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The old insult goes, “Jews run show business.” To that I say “thanks.”
Jews make up about 0.2% of the world’s population yet they have always been a loud (emphasis on the loud) and prominent voice in film, television, music, and comedy.
The next eight days are Hanukkah, which is not the most important Jewish holiday, but we do get presents. For each night of Hanukkah, I will share one Jewish entertainer who has had a big impact on me. For the seventh night of Hanukkah, let’s talk about Stanley Kubrick:
Stop the presses! Stanley Kubrick was Jewish?
That image of a quiet, reclusive Englishman may have now disappeared. This is precisely why I wanted to include Stanley Kubrick on this list: he does not fit the normal characteristics of a Jew in the film industry. He doesn’t parade around and declare that he’s Jewish. Even those who didn’t grow up religious (like Apatow) still incorporate Judaism into their work. If Kubrick ever did it, it was in a subtle way.
Like any good Jew though, Kubrick had a dark sense of humor about everything. Even in his most harrowing works, he still kept his sense of humor. After all, he did direct “Dr. Strangelove,” one of the most famous black comedies of all time. Black comedy is something that Jews seem specifically good at. Jewish history is marked by tragedy and bleak events. Besides work ethic, having a sense of humor was key to survival.
Even though he released so few films. Kubrick was as hard a worker as any director who releases a film every year. He just spent all of his time meticulously researching his projects. He is the complete opposite of Woody Allen: instead of putting out something new every year, Kubrick took extra long on each of his projects, which is probably why almost all of them were so masterful.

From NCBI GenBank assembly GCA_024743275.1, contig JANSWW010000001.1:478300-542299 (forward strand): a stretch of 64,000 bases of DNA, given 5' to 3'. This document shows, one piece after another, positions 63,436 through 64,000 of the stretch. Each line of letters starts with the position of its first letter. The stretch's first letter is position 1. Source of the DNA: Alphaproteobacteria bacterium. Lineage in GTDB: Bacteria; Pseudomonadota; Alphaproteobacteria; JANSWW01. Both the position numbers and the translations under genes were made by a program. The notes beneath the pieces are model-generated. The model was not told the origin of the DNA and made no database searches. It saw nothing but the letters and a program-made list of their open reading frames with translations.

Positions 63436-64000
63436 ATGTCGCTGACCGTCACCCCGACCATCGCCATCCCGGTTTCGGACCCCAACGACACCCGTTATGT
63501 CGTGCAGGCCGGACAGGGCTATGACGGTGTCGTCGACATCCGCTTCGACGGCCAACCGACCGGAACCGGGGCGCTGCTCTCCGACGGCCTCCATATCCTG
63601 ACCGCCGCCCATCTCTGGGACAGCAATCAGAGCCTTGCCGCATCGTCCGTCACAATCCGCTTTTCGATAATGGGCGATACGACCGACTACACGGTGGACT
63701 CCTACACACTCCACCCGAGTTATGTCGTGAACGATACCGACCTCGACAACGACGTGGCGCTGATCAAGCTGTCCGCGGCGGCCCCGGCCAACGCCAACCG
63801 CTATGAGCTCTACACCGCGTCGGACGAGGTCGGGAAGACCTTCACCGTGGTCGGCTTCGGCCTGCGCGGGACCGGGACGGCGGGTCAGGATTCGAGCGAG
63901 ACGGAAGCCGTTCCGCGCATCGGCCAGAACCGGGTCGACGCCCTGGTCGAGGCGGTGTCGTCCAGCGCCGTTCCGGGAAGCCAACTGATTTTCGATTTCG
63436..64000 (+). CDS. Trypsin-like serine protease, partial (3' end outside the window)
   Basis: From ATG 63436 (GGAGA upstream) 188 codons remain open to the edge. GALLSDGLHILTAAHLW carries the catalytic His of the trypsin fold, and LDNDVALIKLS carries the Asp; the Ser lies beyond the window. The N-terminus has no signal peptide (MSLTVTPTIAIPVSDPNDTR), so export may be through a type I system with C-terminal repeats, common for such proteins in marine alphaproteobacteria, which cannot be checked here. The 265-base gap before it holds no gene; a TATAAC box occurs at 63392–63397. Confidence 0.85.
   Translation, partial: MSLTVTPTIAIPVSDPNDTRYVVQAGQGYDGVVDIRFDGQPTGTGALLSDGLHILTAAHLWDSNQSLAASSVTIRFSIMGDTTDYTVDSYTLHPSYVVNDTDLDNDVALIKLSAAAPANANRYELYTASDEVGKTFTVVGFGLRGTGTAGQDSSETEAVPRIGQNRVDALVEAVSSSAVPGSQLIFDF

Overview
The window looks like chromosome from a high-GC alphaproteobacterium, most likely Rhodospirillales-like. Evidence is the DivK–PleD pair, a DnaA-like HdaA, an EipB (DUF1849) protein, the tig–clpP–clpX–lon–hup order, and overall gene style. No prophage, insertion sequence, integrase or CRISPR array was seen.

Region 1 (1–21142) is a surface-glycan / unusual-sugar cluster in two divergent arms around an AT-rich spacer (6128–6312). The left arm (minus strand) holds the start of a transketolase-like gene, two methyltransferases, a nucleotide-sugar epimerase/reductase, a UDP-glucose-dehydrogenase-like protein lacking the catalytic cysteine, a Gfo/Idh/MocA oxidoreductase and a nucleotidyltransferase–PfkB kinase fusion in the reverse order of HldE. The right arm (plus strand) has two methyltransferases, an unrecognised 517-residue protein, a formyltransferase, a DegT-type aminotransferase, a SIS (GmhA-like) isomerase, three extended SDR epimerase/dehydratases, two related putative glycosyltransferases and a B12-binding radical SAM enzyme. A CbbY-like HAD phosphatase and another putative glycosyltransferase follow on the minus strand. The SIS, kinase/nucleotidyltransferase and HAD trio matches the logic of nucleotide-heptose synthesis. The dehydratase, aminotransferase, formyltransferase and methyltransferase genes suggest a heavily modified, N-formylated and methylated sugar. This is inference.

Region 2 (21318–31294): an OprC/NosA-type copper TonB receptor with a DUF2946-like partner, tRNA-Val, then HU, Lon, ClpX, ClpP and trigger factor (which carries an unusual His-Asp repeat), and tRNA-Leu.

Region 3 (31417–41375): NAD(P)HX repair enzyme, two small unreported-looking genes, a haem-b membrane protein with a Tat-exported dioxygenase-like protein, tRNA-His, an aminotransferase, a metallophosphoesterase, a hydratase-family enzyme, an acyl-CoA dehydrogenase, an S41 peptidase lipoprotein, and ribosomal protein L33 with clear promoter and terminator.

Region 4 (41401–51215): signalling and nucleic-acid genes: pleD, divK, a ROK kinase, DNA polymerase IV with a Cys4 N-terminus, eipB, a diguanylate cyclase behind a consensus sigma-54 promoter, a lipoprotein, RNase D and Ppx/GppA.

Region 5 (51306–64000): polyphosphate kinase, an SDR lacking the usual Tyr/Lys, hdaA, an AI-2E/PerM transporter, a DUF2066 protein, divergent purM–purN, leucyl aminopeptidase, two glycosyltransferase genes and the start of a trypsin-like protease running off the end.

If anybody was lucky enough to catch the Kubrick exhibition in Los Angeles (its traveling to other cities, if you can catch it you have to), then you would have been floored at the amount of thought and research that went into every film he made, as well as every film he worked tirelessly on that ultimately never got made. Among those were a Napoleon project (which will soon be a miniseries on HBO) and a very unique take on the Holocaust.
Kubrick was intensely private, but that does not mean that he was this oddball hermit as many seem to think. I think he just liked to let his work speak for him. And while he doesn’t seem like somebody who’d be on a list of the most important Jews, I think it is important to have him on here. While he had no religious upbringing and no mention of Judaism in his works, boiled down, he was a Jewish kid from the Bronx who loved “Seinfeld,” boxing, and (American) football.